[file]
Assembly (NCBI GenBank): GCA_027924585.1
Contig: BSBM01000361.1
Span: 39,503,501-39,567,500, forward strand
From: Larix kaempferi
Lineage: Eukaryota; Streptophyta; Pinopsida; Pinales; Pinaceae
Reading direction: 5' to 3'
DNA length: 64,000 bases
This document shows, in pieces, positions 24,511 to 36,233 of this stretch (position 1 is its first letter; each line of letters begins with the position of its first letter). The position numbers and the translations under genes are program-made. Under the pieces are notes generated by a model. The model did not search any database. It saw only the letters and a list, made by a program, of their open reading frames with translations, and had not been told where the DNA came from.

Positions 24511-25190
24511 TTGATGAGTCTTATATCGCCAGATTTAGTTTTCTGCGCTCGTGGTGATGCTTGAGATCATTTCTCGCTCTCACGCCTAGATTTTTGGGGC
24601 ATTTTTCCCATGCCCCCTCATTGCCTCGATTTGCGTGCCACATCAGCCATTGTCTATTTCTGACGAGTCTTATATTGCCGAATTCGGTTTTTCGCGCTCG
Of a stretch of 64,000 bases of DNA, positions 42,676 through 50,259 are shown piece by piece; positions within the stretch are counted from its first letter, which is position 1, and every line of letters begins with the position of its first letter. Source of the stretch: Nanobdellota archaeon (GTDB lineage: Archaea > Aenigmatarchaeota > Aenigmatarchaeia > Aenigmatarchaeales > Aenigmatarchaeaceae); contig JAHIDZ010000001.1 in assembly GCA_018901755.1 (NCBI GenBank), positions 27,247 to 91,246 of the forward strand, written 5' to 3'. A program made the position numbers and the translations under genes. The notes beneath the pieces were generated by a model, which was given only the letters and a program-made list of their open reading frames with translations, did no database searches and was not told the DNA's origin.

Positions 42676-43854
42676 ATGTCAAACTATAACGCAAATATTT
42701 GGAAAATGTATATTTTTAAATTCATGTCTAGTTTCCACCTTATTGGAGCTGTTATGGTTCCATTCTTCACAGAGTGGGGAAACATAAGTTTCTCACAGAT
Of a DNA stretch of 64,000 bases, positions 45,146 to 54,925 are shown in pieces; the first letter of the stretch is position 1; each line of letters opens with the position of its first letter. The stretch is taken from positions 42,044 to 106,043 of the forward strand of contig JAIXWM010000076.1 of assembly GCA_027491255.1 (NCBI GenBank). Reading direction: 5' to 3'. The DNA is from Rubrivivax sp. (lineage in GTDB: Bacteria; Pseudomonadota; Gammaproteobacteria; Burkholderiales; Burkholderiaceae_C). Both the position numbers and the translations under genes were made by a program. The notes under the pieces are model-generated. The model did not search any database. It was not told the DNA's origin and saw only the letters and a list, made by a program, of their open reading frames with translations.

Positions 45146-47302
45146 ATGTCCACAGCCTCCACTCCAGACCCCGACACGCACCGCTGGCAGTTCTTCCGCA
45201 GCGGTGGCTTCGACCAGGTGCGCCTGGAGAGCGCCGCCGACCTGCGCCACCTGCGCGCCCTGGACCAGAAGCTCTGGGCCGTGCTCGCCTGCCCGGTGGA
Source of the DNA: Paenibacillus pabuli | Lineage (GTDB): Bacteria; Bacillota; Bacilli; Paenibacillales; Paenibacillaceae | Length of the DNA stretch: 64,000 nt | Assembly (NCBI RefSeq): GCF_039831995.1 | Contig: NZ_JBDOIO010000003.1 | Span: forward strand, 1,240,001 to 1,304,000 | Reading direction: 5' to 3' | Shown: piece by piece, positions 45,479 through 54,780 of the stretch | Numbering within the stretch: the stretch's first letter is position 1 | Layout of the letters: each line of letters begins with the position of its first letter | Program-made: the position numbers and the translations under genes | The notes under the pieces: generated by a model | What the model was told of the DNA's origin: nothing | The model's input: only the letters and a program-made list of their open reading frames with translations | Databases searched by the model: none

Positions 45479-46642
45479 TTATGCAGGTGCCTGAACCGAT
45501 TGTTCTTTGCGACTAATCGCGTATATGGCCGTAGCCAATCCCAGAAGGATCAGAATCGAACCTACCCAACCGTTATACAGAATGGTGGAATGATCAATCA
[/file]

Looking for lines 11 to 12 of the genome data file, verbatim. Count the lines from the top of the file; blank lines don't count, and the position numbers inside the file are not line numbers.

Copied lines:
24601 ATTTTTCCCATGCCCCCTCATTGCCTCGATTTGCGTGCCACATCAGCCATTGTCTATTTCTGACGAGTCTTATATTGCCGAATTCGGTTTTTCGCGCTCG
Of a stretch of 64,000 bases of DNA, positions 42,676 through 50,259 are shown piece by piece; positions within the stretch are counted from its first letter, which is position 1, and every line of letters begins with the position of its first letter. Source of the stretch: Nanobdellota archaeon (GTDB lineage: Archaea > Aenigmatarchaeota > Aenigmatarchaeia > Aenigmatarchaeales > Aenigmatarchaeaceae); contig JAHIDZ010000001.1 in assembly GCA_018901755.1 (NCBI GenBank), positions 27,247 to 91,246 of the forward strand, written 5' to 3'. A program made the position numbers and the translations under genes. The notes beneath the pieces were generated by a model, which was given only the letters and a program-made list of their open reading frames with translations, did no database searches and was not told the DNA's origin.